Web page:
Story: Hodgens, Joseph

Page 1 - Hodgens, Joseph

Hodgens, Joseph

1887–1955

Carpenter, trade unionist, builder, politician

This biography was written by Neill Atkinson and was first published in the Dictionary of New Zealand BiographyVolume 4, 1998

Joseph Hodgens was born at Waimea South, Nelson, on 5 January 1887. His mother was Mary Ann Hodgens; his father's name is not known. After attending the Boys' Central School, Nelson, Joe served a carpentry apprenticeship at a sash and door factory; he was also an enthusiastic cricketer. By 1908 he was in Palmerston North, where he worked as a carpenter for Sollitt Brothers, and later established a successful business as a building contractor. On 19 April 1909, at St Patrick's Catholic Church, Palmerston North, Hodgens married Catherine Birch.

Possibly influenced by his relative, Pat Hickey, a leader of the New Zealand Federation of Labour, Joe Hodgens became active in the labour movement. By 1913 he was secretary of the Palmerston North branch of the Amalgamated Society of Carpenters and Joiners. He was a delegate to the Unity Congress in July 1913, served on the national executive of the Social Democratic Party in 1915–16, and attended the labour movement's anti-conscription conference in January 1916. He supported the formation of the New Zealand Labour Party in July that year, and in April 1917 became the first chairman of the Palmerston North Labour Representation Committee (LRC).

In April 1919 Joe Hodgens was elected the first Labour member of the Palmerston North Borough Council. The local labour movement was divided between a moderate reformist group, led by Hodgens, and a radical socialist faction associated with Roderick Ross. Among other things, they clashed over land policy: the moderates sought a land programme that would attract the votes of small farmers; Ross and his followers advocated nationalisation. In 1921 Hodgens broke with the LRC, now run by Ross, and withdrew from the council elections. At the 1922 general election he stood as one of two rival labour candidates in the Palmerston electorate; the Reform Party's J. A. Nash won.

By 1923 Hodgens and his supporters had regained control of the LRC, and in April that year he was re-elected to the borough council. A lengthy career in local politics followed: he served on the council until 1944, and was deputy mayor from 1931 to 1936. He was a member of the Manawatu–Oroua Electric Power Board from 1925 to 1941 and again from 1947 to 1955, and served on the Palmerston North river and fire boards, and on local school and licensing committees. From 1933 to 1955 he was a member of the Palmerston North Hospital Board. While he was chairman of its social welfare committee, his personal concern for the elderly and indigent during the harsh years of the depression won him many admirers. He also earned a reputation as a sympathetic employer. An active member of St Patrick's parish, Hodgens took a keen interest in Catholic education, and continued to educate himself through the Workers' Educational Association.

Hodgens unsuccessfully contested the Palmerston seat for the Labour Party in 1931. Old tensions resurfaced in 1933–34, however, when a left-wing faction in the party's Palmerston North branch disputed Hodgens's nomination for the forthcoming general election, and also defied party policy by allowing the local secretary of the Friends of the Soviet Union to speak and distribute literature at a branch meeting. Labour's leader, Michael Joseph Savage, backed Hodgens, and in December 1934 the party's national executive disbanded the branch and suspended the local LRC. As Labour swept to power in 1935, Hodgens won a tight three-way contest against Nash and A. E. Mansford, the city's mayor. Three years later his majority soared to over 2,000 votes.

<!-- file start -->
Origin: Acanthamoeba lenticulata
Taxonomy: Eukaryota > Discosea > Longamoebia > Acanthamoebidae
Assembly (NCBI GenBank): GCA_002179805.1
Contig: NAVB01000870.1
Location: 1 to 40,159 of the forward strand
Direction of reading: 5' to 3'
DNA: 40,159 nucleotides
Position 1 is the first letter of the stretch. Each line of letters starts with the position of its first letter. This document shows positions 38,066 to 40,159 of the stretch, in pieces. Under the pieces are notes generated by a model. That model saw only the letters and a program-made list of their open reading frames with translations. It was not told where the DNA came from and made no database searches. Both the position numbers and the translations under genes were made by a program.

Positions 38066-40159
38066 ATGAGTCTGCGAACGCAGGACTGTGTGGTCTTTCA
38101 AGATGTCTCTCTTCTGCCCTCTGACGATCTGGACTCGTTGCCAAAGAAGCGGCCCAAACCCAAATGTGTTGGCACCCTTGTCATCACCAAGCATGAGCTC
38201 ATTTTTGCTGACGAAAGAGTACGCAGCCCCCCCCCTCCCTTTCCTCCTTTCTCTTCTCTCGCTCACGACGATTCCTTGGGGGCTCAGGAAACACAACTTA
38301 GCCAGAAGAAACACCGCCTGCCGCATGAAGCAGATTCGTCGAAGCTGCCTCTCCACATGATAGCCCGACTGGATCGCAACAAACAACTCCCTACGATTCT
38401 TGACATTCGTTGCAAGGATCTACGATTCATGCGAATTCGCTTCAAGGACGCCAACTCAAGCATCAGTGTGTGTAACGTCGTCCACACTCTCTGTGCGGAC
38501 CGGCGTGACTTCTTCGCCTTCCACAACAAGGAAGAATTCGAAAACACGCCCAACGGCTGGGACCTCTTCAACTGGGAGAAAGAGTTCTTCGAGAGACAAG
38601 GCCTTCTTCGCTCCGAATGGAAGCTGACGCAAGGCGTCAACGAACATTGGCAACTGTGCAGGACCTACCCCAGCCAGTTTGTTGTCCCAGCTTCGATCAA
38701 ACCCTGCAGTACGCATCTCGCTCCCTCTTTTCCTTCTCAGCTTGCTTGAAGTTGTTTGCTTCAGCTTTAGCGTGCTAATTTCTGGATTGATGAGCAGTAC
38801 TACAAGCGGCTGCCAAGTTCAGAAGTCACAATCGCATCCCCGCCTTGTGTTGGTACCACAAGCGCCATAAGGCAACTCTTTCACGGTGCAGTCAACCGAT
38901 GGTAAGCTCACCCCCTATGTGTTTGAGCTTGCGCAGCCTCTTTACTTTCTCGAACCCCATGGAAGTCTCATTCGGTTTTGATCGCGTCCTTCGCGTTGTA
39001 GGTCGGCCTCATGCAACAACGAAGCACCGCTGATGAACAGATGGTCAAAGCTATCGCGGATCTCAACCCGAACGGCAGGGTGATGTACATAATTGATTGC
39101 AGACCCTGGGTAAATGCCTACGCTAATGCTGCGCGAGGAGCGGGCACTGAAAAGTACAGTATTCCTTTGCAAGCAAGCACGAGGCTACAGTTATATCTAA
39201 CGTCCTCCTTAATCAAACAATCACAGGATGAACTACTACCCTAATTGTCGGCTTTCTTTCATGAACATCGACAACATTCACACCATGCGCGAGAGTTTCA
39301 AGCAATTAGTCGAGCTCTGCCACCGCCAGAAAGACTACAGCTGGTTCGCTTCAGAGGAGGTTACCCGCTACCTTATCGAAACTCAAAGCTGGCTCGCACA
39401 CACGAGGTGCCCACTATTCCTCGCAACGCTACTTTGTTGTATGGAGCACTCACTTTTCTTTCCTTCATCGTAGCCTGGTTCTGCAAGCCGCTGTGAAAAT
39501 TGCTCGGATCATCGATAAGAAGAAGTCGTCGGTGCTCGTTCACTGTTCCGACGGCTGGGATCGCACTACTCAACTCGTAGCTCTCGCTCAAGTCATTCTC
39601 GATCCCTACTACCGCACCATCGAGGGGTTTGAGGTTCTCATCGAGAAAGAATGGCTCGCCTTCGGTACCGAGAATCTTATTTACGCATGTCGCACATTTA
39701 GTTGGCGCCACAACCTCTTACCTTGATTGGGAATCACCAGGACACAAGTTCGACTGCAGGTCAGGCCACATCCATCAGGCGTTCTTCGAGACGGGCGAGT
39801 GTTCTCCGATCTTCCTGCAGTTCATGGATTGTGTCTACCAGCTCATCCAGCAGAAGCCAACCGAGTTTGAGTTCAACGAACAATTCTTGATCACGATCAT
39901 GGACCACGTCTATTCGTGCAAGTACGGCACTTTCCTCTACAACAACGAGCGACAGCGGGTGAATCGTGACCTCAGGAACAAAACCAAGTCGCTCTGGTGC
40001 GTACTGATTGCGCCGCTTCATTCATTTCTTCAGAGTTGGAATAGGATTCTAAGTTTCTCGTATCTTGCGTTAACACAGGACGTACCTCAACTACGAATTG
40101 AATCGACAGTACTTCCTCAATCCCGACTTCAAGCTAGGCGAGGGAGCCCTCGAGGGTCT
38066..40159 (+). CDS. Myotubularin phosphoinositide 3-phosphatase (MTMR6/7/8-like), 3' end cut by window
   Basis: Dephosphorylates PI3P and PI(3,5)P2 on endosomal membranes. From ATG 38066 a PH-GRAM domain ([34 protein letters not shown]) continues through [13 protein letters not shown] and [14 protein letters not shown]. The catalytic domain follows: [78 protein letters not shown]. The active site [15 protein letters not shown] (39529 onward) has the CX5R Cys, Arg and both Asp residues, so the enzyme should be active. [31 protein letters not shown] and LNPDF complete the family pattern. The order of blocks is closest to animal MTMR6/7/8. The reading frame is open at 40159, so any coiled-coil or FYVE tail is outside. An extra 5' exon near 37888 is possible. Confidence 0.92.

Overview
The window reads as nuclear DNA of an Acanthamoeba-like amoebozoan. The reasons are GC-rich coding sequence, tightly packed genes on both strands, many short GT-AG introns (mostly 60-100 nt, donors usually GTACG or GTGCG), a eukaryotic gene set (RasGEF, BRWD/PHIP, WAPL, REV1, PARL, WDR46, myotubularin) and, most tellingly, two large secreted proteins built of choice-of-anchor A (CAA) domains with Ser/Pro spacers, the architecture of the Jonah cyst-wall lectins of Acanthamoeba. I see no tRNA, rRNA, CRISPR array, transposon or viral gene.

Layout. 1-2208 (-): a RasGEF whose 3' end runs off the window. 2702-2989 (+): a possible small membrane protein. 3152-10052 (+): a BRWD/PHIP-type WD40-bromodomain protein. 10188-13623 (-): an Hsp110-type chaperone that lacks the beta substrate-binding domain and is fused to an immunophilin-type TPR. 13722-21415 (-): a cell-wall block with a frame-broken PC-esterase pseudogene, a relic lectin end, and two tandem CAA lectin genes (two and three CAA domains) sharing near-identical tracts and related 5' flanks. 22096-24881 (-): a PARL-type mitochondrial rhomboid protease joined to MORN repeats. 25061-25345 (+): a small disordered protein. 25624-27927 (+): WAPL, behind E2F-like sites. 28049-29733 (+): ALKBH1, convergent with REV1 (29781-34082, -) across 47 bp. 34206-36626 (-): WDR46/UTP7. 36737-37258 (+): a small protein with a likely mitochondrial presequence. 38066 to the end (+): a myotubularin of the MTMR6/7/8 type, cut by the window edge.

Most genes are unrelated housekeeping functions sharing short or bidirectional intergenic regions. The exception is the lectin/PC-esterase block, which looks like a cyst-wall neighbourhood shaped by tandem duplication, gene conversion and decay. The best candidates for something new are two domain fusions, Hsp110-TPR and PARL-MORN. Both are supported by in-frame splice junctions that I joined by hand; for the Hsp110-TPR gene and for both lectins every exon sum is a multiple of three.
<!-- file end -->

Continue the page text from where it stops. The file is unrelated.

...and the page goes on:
A moderate and pragmatic man, Hodgens's commitment to socialism was sentimental rather than theoretical; like Labour's leaders, he sought to abolish poverty, not capitalism. He was one of Savage's strongest supporters in the Labour caucus, and the two men became close personal friends. Along with fellow MPs Charles Barrell and Alexander Moncur, Hodgens regularly reported to the prime minister on the activities of back-bench dissidents. Although a minor figure in policy making, he was a lively and assertive debater, and served as chairman of the Commerce and Industries Committee. He was a strong advocate of Labour's state housing programme, and travelled to Australia in early 1939 to recruit 400 skilled tradesmen.

In November 1946, as his wife's health deteriorated, Joe Hodgens retired from Parliament. Catherine died in January 1948; there were no children of the marriage. In 1950 Hodgens was elected to the Wellington Harbour Board. The following year he was persuaded to stand again for the Palmerston North seat at the general election. Despite the Holland government's landslide victory, Hodgens pipped National's W. B. Tennent by two votes on election night, before losing on a recount. Although he continued to serve on the hospital, power and harbour boards, in his last years 'Old Joe' devoted much of his time to his garden. He died at his Palmerston North home on 12 January 1955.

Genial and forthright, Joe Hodgens was widely admired for his generosity, integrity and gentle humour. Like other provincial Labour MPs, he was successful in business, prominent in local affairs, and appealed to voters across class lines. His political career reflected the emergence of the Labour Party into the mainstream of New Zealand politics.